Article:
Cmd.Parameters.Add("@ProductCode", System.Data.SqlDbType.Int);
                Cmd.Parameters.Add("@RegistrationDate", System.Data.SqlDbType.DateTime);
    
                // set values to parameters from textboxes
                Cmd.Parameters["@CustomerID"].Value = Convert.ToInt32(textbox1.Text);
                Cmd.Parameters["@ProductCode"].Value = Convert.ToInt32(textbox2.Text);
                Cmd.Parameters["@RegistrationDate"].Value = DateTime.Now;
    
                // open sql connection
                Con.Open();
    
                // execute the query and return number of rows affected, should be one
                int RowsAffected = Cmd.ExecuteNonQuery();
    
                // close connection when done
                Con.Close();


    My Technet Articles

    If you like this or another reply, vote it up!
    If you think this or another reply answers the original question, mark it or propose it as an answer.


    Mauricio Feijo
    www.mauriciofeijo.com

    Tuesday, September 27, 2016 4:39 PM
  • 1st way. Mostly because it is immune to SQL Injections:
    xkcd: Exploits of a Mom

    Building any DML query per String Connaction is just asking for trouble. Outside of very early learning you should not do it anymore.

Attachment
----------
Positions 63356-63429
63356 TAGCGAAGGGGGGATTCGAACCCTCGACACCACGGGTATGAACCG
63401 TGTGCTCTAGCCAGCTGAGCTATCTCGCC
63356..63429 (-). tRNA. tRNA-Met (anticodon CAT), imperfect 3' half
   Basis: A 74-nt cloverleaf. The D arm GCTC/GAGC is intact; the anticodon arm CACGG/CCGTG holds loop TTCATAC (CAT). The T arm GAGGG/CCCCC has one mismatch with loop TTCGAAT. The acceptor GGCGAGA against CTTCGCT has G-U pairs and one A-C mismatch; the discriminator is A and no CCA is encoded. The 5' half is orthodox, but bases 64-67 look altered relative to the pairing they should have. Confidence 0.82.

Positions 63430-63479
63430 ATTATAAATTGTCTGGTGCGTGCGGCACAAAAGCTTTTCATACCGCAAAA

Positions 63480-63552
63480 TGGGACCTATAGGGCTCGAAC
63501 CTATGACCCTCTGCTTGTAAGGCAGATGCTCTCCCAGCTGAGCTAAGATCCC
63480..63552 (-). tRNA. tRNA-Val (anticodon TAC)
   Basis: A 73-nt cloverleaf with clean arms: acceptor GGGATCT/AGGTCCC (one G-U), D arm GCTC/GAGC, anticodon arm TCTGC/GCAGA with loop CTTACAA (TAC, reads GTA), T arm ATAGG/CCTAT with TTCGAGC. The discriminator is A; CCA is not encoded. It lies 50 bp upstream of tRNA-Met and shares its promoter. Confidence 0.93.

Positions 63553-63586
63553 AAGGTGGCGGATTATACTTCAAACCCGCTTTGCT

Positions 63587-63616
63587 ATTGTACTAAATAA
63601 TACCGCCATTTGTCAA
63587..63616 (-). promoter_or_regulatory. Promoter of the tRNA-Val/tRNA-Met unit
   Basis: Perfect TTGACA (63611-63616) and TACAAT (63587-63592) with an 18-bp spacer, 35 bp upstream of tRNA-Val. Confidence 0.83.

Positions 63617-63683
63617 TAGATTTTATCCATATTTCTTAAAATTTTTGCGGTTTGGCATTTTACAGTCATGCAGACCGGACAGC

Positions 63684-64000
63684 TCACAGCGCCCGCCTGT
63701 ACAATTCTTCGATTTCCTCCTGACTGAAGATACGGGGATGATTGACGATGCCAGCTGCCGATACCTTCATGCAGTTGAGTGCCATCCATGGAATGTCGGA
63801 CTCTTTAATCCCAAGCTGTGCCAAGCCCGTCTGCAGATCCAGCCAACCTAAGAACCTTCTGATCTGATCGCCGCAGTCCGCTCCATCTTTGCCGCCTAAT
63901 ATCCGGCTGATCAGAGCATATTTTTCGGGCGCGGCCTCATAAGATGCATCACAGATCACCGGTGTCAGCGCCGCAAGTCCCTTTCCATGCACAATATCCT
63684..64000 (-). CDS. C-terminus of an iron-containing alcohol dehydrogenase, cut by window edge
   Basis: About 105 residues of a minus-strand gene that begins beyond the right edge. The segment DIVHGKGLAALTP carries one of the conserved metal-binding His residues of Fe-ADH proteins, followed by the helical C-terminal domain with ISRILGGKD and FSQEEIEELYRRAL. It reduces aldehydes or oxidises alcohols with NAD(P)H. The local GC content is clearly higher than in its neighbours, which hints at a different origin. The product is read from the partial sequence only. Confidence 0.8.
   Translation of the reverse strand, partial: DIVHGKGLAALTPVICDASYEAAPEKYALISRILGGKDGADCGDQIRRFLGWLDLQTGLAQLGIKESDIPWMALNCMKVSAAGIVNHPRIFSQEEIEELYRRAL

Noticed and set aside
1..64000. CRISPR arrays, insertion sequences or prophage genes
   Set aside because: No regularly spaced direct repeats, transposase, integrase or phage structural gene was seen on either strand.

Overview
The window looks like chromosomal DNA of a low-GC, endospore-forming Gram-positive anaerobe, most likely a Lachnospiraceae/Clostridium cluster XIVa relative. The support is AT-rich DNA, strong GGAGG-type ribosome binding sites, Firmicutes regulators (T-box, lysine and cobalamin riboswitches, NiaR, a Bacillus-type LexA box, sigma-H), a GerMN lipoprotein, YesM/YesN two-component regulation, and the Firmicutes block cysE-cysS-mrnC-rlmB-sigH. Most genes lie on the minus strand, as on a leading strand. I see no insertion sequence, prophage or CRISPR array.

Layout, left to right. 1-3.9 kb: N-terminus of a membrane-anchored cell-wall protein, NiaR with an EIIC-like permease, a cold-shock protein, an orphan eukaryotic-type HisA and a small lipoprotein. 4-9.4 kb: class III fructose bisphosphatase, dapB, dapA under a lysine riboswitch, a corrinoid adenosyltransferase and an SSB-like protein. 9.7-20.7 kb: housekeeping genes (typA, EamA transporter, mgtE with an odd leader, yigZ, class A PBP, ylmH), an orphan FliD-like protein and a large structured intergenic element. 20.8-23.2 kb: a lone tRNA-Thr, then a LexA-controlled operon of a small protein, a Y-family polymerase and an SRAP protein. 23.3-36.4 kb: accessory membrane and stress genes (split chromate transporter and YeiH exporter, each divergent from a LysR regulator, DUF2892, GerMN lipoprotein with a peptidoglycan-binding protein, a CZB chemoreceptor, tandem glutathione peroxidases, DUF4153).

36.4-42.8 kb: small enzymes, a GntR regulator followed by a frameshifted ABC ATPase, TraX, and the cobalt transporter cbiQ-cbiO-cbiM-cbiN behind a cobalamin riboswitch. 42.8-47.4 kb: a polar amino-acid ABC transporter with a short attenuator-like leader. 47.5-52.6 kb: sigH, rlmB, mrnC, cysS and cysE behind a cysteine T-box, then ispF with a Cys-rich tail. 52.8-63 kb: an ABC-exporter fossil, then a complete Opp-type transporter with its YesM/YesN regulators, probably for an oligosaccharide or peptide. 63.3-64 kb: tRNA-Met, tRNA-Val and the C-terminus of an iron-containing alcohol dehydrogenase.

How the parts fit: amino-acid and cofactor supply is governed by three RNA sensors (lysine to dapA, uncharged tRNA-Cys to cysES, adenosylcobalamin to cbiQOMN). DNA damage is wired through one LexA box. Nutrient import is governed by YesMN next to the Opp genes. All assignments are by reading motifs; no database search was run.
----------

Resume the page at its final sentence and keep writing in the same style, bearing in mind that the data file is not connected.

You can add extra abstaction layers like stored procedures or views to the mix. But SQL Parameters is realy the bigger thing.


    Remember to mark helpfull answers as helpfull and close threads by marking answers.

    • Proposed as answer by Konrad Neitzel Tuesday, September 27, 2016 10:27 PM
    • Marked as answer by Sabah ShariqMVP Thursday, October 6, 2016 10:48 AM
    Tuesday, September 27, 2016 4:51 PM
  • Hello,

    See the following for a working example. A part of the class for doing the insert where it returns the new record's primary key.

    namespace WindowsFormsApplication1
    {
        using System;
        using System.Data;
        using System.Data.SqlClient;
    
        public class DataOperations
        {
            private string InsertStatement = "INSERT INTO [Customer] (CompanyName,ContactName,ContactTitle) VALUES (@CompanyName,@ContactName,@ContactTitle); SELECT CAST(scope_identity() AS int);";
            /// <summary>
            /// Called from AddCustomers to add a single new record
            /// </summary>
            /// <param name="CompanyName"></param>
            /// <param name="ContactName"></param>
            /// <param name="ContactTitle"></param>
            /// <param name="NewIdentifier"></param>
            /// <returns></returns>
            /// <remarks></remarks>
            public bool AddNewCustomer(string CompanyName, string ContactName, string ContactTitle, ref int NewIdentifier)
            {